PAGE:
Some of our designs became sucessful projects which included a Moxon beam combined with a Yagi. Dave desinated it a MOGI. Another was a dual 2m 70 yagi which I laced with plastic ivy to become a steath antenna. The design of a 4 element dual band 20/17m beam used an unusual combination of driven and parasitic elements and still is the principal antenna at my home in KY.
Dave and I often argued vigorously which I believe was good for both of us. He became a close friend and later on I only stopped visiting him at his request.
Old hams never die they only QSY
Ron Skelton W6WO
As we move into 2018, it is time to remember the past, look to the future, and be thankful. I would like to thank those who guided the SCCARC’s ship for the past year. Please take the time to acknowledge and thank them for their service when you see them.
President, Cap Pennell, KE6AFE
Vice president, Don Anastasia, AA6W
Secretary, David Copp, WS2I
Treasurer, John Gerhardt, N6QX
Board member, Linda Bittner, K6GRL
Board member, Allen Fugelseth, WB6RWU
Board member, David Steinbruner, WB6DWP
Board member, Gary Watson, K6PDL
Board member, past president, Suellene Petersen, K6CPA
With the K6BJ clubs annual elections behind us, I would like to thank the NEW batch of Officers and Board Members for stepping forward to sail the ship. We are all looking for your ideas and recommendations on club speakers, activities, and/or focused events, so please feel free to share them with any board member thought the year or when we introduce ourselves at the first general club meeting in January.
In case you haven’t met the new inductees, here is a list and short introduction to the new group of Officials and BoD.
Don Taylor K6GHA (President)
First Licensed: 2007 then graduated to Extra Class in 2008
Areas of HAM Interest: HF Radio, Contesting fanatic, Disaster Services volunteer, and into collecting ham stuff that glows.
Affiliations: ARRL, ARES, SLVARC, Northern Cal Contest Club (NCCC), IDXC Convention Contest Academy
Other Bio Info: Acquired my Dad’s call (Vanity). Born and raised in Santa Cruz, USAF, Harbor High, Cabrillo, and SJSU. I’m the trustee of NG6O.
Becky Steinbruner, KI6TKB (Vice President)
First Licensed: First licensed in 2008 and now holds a General Class ticket.
Area of HAM Interest: Amateur radio ambassador thought Community Service. Community leader and advocate through emergency service in Aptos and Santa Cruz communities during 2013 wildfire evacuation by using Amateur Radio to communicate with family, neighbors and activation of local shelters.
Affiliations: SCCARC, ARES, CERT, Santa Cruz Red Cross
Other Bio Info: Proudly supporting a family of Hams; Husband Dave WB6DWP, son Stu KI6TKA, and daughters Greta KI6NTL and newest HAM Bria KM6HBM, active in the community and community government.
Linda Bittner, K6GRL (Secretary)
First Licensed: Technician license in 2004 with call KG6WWZ. Upgraded to General in 2006, and to Extra in 2007, with a change in call to K6GRL.
Area of HAM Interest: HF contacts and contests, and digital modes.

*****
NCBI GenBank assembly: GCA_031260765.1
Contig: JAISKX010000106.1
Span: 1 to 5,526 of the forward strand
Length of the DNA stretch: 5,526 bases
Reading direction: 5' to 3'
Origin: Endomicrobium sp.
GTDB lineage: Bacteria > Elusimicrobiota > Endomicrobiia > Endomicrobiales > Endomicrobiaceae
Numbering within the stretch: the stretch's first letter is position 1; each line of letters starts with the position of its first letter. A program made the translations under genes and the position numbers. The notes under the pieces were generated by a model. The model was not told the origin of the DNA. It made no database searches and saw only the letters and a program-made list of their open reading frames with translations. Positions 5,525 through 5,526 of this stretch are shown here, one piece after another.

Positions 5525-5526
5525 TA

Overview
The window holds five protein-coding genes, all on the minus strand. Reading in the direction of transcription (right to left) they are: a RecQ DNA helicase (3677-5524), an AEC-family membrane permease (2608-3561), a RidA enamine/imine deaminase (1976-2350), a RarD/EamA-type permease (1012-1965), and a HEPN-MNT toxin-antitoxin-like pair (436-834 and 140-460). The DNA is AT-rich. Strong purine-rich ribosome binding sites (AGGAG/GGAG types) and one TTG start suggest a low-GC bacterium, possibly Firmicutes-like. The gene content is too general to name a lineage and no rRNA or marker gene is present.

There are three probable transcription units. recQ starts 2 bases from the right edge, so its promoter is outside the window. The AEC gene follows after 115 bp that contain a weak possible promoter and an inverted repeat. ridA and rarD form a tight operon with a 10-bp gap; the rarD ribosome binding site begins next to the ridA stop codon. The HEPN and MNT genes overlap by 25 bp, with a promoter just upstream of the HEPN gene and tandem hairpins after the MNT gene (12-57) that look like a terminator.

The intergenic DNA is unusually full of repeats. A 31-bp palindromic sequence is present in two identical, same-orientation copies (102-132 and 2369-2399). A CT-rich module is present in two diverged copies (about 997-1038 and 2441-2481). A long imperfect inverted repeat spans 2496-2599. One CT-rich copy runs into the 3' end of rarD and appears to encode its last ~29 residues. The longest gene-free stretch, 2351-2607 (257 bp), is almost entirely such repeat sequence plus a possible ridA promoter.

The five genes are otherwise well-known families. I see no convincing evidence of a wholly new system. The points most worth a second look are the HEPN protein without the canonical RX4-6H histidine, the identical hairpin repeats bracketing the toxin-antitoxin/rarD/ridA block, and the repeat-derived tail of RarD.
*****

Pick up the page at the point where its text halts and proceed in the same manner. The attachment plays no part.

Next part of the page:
Affiliations: Member of ARRL Maxim Society, MBARA, NPSARC, MOCO ARES; W5YI and ARRL VE for SBARA, SARA, and PACIFICON.
Other Bio Info: Resided in the Monterey Bay area since 1992.
Cap Pennell, KE6AFE (Treasurer)
First Licensed: 1993
Area of HAM Interest: For fun, using APRS and email by ham radio (Winlink). To help setup and operate Winlink I’d like to visit hamshacks with MS Windows computers.
Affiliations: Member of several local ham clubs and ARRL and ARES.
Other Bio Info: Family came to Santa Cruz County in 1964. Retired from State of California in 2002.
Allen Fugelseth, WB6RWU (Board Member)
First Licensed: 1967 then graduated to Extra Class
Area of HAM Interest: I enjoy building projects. I am almost constantly designing and building something. I have built a microwave station and made some contacts from atop Loma Prieta. I would like to learn and build more digital projects.
Affiliations: I am the trustee for K6BJ and W6TUW. I am a member of the SLVARC, 50MhzAndUp, Microwave Users Group in the UK, and member of ARRL.
Other Bio Info: I am a life member of SCCARC K6BJ. I started attending meetings when I was a teenager.
Dale Thomas, KC6ICM (Board Member)
First Licensed: 1990 from Art Lee’s class at Cabrillo.
Area of HAM Interest: Just moving back to the area, and rekindling interest in Amateur Radio.
Affiliations: Retired Branciforte Fire District Fire Chief (1984)
Other Bio Info: At an early age developed an interest in listening to “dx” AM stations, leading to High School electronics class and hands on Ham Radio under supervision.
Ned Rice, N6ZOZ (Board Member)
First Licensed: 1992 Tech currently General N6ZOZ. Original Call KE6ZOZ
Area of HAM Interest: Handheld and mobile 2 meter and 440 mostly, APRS, slow scan video. Public service and events
Affiliations: Current Board Member of K6FB
Other Bio Info: Past SCSO Search and Rescue Team (Explorers) then went on to Volunteer Fire Fighter in Bonny Doon. Retired as a Captain. My High school Teacher (Dan White) and I were friends until his passing. He introduced me to Ham Radio. Over the years, Ham radio has been a big part of my adult life. Before my Dad passed away, I was able to share with him my passion. He and I attended two different classes together, once to get his license as a Tech then again as a General. Taking these classes together help build our adult relationship, since my dad’s passing my sister acquired his Vanity call. At some point, I want to get more into satellite communications and possibly volunteer testing and teaching.
Please welcome the new Officers and Board for 2018. We are looking forward to a lot of fun setting sail with you, and representing you, in the New Year.
SCCARC 2018 President,